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Onagawa fundraisers exceed expectations

Fundraising efforts in Nelson for tsunami-stricken Onagawa, Japan have topped $10,000 following several events over the weekend.
Students from Trafalgar Middle School teamed up with the Nelson Fire Service to raise funds for Onagawa

Fundraising efforts in Nelson for tsunami-stricken Onagawa, Japan have topped $10,000 following several events over the weekend.

Sunday’s To Japan With Love community gathering at the Prestige Lakeside Resort raised $6,500, while Nelson firefighters brought in $2,130 on Saturday by collecting donations for origami cranes folded by Trafalgar Middle School students. Sales of crane pins have reached $1,740, and will continue as long as there is a demand.

A nearly sold-out benefit concert Friday by local musician Jude Davison made an estimated $3,000 after costs.

Combined with the city’s promise to match up to $10,000, the overall total will be at least $23,370. Exactly how the money will be spent has yet to be determined.

Sunday’s event “exceeded our expectations,” says organizer Kim Osika. “We had a wonderful turnout and people had a really great time. They said there was a really good feeling in the room.”

The centerpiece was a wall of hope, comprised of newspaper clippings about the earthquake and tsunami, as well as information on local efforts.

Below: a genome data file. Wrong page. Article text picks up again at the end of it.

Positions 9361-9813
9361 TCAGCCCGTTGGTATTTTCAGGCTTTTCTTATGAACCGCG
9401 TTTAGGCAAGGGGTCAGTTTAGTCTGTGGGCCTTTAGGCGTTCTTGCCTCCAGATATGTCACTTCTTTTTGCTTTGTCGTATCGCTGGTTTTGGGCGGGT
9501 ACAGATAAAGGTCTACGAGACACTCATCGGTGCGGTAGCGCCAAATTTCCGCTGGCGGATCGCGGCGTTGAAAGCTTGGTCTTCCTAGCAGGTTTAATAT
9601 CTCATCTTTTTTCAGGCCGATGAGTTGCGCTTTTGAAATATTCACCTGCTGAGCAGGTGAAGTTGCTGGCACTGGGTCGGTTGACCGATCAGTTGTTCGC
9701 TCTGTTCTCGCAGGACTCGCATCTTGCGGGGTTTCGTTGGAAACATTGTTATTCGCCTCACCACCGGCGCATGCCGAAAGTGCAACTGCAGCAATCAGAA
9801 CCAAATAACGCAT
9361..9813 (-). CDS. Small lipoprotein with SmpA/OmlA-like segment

“We had pictures of students who have come here over the years and a flock of paper cranes migrating along the wall,” Osika says.

She adds they are going to condense the display and exhibit it at Touchstones in the coming weeks.

• Nelson’s John Craig has arrived in the city of Yanagawa, where he met with the mayor and other officials, and presented them with Nelson pins. Yanagawa has raised about $300,000 for disaster relief generally and is making 30 temporary housing units available to Onagawa residents.

Craig gave a talk to about 100 people, with proceeds further earmarked for Onagawa. Yanagawa’s mayor also signed Craig’s book of hope.

Craig is chronicling his progress and has posted several videos at

In his last diary entry on Saturday, he was preparing to head up country by motorcycle. He’s determined to reach Onagawa to deliver his book, and is offering assistance as an interpreter for relief efforts.

Craig has lived most of his life in Japan, where he is an author and something of a media celebrity.

• The search for students who visited Nelson from Onagawa in 2009 is ongoing but slow, says homestay coordinator Wendy Lacroix.

It’s becoming more difficult as people move. They are collecting pictures of the students and chaperons to post online, which should speed things up and help prevent confusion over people with similar names.

All of the students who came here last October survived, although many lost family.

• Michael Luzia, the Abbotsford man who taught in Onagawa, has returned to B.C. following a two-week process to get home after losing his passport in the tsunami.

He’s been speaking to school groups, and wants to raise funds to aid children, including his own students, who were orphaned by the disaster.

His girlfriend, Hui Wen, has returned to China. The two will reunite in one of their home countries, depending on whose travel documents come through first. They hope to return to Japan before the end of April.

Luzia taught the students who came to Nelson last year and was the first to relay news about their survival.

Onagawa fundraisers

  • Jude Davison concert (Friday): $3,000
  • Nelson firefighters (Saturday): $2,130
  • To Japan With Love (Sunday): $6,500
  • Other sales of origami cranes and pins: $1,741
  • Subtotal: $13,371
  • City to match: $10,000
  • Grand total to date: $23,371